, Sixer possession are in red
- Lou caught in traffic, Farmer hits open 3 (Lou -2)
- AI9 penetration and score (AI9 +1)
- AI9 steals pass (AI9 +1)
- AI9 pass to Lou for lay-up (AI9 +0.5, Lou +0.5)
- KB penetrates, passes to Gasol for open 16-ft jump made (AI9 -0.5, Evans -0.5)
- AI9 missed 23-ft 3-pt, Sam off. reb. (AI9 -0.5, Sam +0.5)
- AI9 draws shooting foul, 1 of 2 FT (0)
- [Ivey and Marshall in for Sam and Miller]
- Marshall steals pass (Marshall +1)
- Lou pass to AI9 for dunk (Lou +0.5, AI9 +0.5)
- KB misses jumper, loose ball foul on Marshall rebound (AI9 +0.5, Marshall +0.5)
- Lou pass to Marshall for open 3-pt made (Lou +0.5, Marshall +1.5)
- Gasol penetrates, passes to JPowell for lay-up (Evans -1, overplay set up score)
- AI9 penetrates for layup plus foul, 1 of 1 FT made (AI9 +2)
- KB misses 3-pt, Gasol off. rebound (AI9 +0.5, Evans -0.5)
- Farmar missed 3-pt, Gasol off. rebound (Lou +0.5, Evans -0.5)
- Gasol missed hook, Evans def. rebound (Evans +1)
- Ivey scoop pass to Evans for lay-up (Ivey +0.5, Evans +0.5)
- JPowell missed 5-ft hook, JPowell off. reb. (Marshall +0.5-0.5=0)
- JPowell traveling (team +1)
- Ivey penetration score (Ivey +1)
- Marshall steals from KB (Marshall +1)
- AI9 transition lay-up (AI9 +1)
- KB missed jumper, Evans rebound (AI9 +0.5, Evans +0.5)
- Lou missed jumper, Evans off. rebound (Lou -0.5, Evans +0.5)
- Evans rebound basket (Evans +1)
- Odom missed wide-open 3-pt, Evans def. rebound (team +0.5, Evans +0.5)
- Lou passes to Marshall for 3-pt made (Marshall +1.5, Lou +0.5)
- Ariza 3-pt made off Farmar penetration (Ivey -1, Lou -1)
- Ivey 10-ft jump blocked, JPowell rebound (Ivey -1)
- Farmar missed 3-pt after good AI9 defense on KB, Laker team off. reb (AI9 +0.5, team -0.5)
- Ivey steals KB pass (Ivey +1)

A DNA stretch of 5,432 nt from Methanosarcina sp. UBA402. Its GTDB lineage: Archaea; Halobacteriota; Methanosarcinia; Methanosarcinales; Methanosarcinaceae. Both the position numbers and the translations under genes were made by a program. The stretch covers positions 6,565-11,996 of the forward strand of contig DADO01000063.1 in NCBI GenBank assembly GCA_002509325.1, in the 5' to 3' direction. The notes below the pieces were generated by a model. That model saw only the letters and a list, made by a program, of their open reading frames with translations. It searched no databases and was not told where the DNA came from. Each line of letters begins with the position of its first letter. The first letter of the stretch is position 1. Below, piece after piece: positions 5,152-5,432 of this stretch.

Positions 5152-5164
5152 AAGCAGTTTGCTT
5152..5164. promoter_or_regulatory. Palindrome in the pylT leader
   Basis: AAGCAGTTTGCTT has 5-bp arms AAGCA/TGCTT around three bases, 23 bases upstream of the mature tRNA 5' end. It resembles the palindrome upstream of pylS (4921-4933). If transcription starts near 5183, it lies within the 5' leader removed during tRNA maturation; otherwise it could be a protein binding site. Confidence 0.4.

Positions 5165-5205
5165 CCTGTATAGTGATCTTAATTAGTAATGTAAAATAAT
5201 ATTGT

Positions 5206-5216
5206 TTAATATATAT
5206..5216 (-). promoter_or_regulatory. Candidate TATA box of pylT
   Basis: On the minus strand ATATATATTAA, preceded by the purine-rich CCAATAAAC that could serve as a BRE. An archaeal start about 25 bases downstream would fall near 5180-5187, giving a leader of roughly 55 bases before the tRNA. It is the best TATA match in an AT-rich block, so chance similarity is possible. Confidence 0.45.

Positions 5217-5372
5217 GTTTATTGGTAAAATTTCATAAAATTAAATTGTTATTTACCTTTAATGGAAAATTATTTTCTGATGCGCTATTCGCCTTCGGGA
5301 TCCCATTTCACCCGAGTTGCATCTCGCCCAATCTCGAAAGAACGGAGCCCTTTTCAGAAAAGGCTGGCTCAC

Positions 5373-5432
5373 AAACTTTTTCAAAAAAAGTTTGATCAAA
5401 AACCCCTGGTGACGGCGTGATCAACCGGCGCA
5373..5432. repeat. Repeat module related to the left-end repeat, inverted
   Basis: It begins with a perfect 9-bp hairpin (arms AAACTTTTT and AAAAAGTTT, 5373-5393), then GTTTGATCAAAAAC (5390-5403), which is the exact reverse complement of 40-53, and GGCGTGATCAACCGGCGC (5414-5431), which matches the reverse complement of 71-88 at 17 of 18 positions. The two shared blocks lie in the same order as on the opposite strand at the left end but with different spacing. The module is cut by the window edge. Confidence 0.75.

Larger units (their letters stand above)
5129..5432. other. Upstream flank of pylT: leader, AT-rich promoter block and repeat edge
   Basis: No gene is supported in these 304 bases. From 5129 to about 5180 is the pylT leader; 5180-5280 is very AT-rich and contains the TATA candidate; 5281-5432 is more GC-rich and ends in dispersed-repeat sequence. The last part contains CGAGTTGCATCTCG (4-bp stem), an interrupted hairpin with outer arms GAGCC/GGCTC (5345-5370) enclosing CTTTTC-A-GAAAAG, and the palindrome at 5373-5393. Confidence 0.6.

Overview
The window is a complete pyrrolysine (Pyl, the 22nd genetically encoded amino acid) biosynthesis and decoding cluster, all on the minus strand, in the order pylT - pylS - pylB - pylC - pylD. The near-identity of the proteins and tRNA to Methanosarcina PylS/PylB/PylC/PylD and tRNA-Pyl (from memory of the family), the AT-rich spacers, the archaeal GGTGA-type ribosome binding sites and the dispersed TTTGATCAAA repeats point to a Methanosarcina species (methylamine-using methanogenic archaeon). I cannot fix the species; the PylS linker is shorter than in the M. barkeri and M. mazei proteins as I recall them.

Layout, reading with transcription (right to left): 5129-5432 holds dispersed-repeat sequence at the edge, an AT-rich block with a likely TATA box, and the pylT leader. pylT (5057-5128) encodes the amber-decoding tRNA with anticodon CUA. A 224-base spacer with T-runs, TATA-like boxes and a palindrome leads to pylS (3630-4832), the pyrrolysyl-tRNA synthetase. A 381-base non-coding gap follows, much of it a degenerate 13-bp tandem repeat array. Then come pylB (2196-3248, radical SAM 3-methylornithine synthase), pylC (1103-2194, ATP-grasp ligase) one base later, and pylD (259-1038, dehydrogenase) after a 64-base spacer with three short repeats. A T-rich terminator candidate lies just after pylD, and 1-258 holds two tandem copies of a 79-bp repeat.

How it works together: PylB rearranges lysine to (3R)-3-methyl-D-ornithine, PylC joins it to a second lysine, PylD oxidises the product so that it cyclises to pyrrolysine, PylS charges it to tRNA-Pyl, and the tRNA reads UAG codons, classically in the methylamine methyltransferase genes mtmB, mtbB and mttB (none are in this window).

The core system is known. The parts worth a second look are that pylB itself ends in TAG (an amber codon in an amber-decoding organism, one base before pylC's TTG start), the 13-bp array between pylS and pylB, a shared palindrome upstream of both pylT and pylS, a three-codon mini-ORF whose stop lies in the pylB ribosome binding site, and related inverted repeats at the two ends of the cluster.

- Ivey pass to Lou for lay-up (Ivey +0.5, Lou +0.5)
- KB missed 3-pt, Gasol off. rebound (AI9 +0.5, Evans -0.5)
- Gasol rebound basket (Marshall -1)
- Ivey missed 3-pt, KB rebound (Ivey -1)
- Gasol fouled by Marshall, 2 of 2 FT (Marshall -1)
- [Miller returns for Ivey]
- Miller missed 3-pt, KB rebound (Miller -1)
- Odom 7-ft hook made (Marshall -1)
- Lou draws 2 defenders, passes to Marshall for open 3-pt made (Lou +1, Marshall +1)
- Fisher missed 3-pt after KB bad pass, Odom off. rebound (team +0.5, Evans -0.5)
- Gasol fouled by Marshall, 2 of 2 FT (Marshall -1)
- Lou missed penetration, Ariza reb. (Lou -1)
- KB missed 3, Evans defending on switch, Lou rebound (Evans +0.5, Lou +0.5)
- Miller pass stolen by Gasol (Miller -1)
- Gasol missed lay-up, Evans rebound (Evans +1)
- Lou lay-up blocked, Gasol rebound (Lou -1)
- KB 22-ft jumper made (AI9 -1)
- AI9 3-pt made (AI9 +2)
Sixer totals for the quarter were as follows. On offense: Iguodala +6.5 (+7-0.5), Marshall +4 (+4), Evans +2 (+2), Lou +1 (+3.5-2.5), Sam +0.5 (+0.5), Ivey 0 (+2-2), Miller -2 (-2), Total=+12. On defense: Iguodala +2 (+3.5-1.5), Evans 0 (+3.5-3.5), Ivey 0 (+1-1), Marshall -1.5 (+3-4.5), Lou -2 (+1-3), Team +1.5 (+2-0.5), Total=0.
A couple of comments. First, this quarter was relatively easy to score defensively because the Lakers attempted zero transition shots. It's harder to assign credit or blame in transition. It was also relatively easy to score because the Lakers rarely made more than one pass after a switch. As we all know, the Sixers this past year switched a lot, and it was sometimes hard to keep track of who was supposed to be guarding whom. Second, there is some subjectivity to this scoring method, but I claim that all NBA defensive statistics involve some subjectivity. Finally, it should be noted that 0 is actually a good defensive team score and a poor offensive score. If Iguodala, guarding primarily Kobe, put up a 0 on defense, that would be an excellent result, because in most Laker games, Kobe contributes heavily to their positive team offensive score (i.e., their offensive efficiency comes in large part from him).
So, let me know what you think, especially if you have any suggested tweaks to the scoring system (I just came up with it, so there certainly could be improvements). If it's an interesting idea, I might try it on selected games this upcoming year.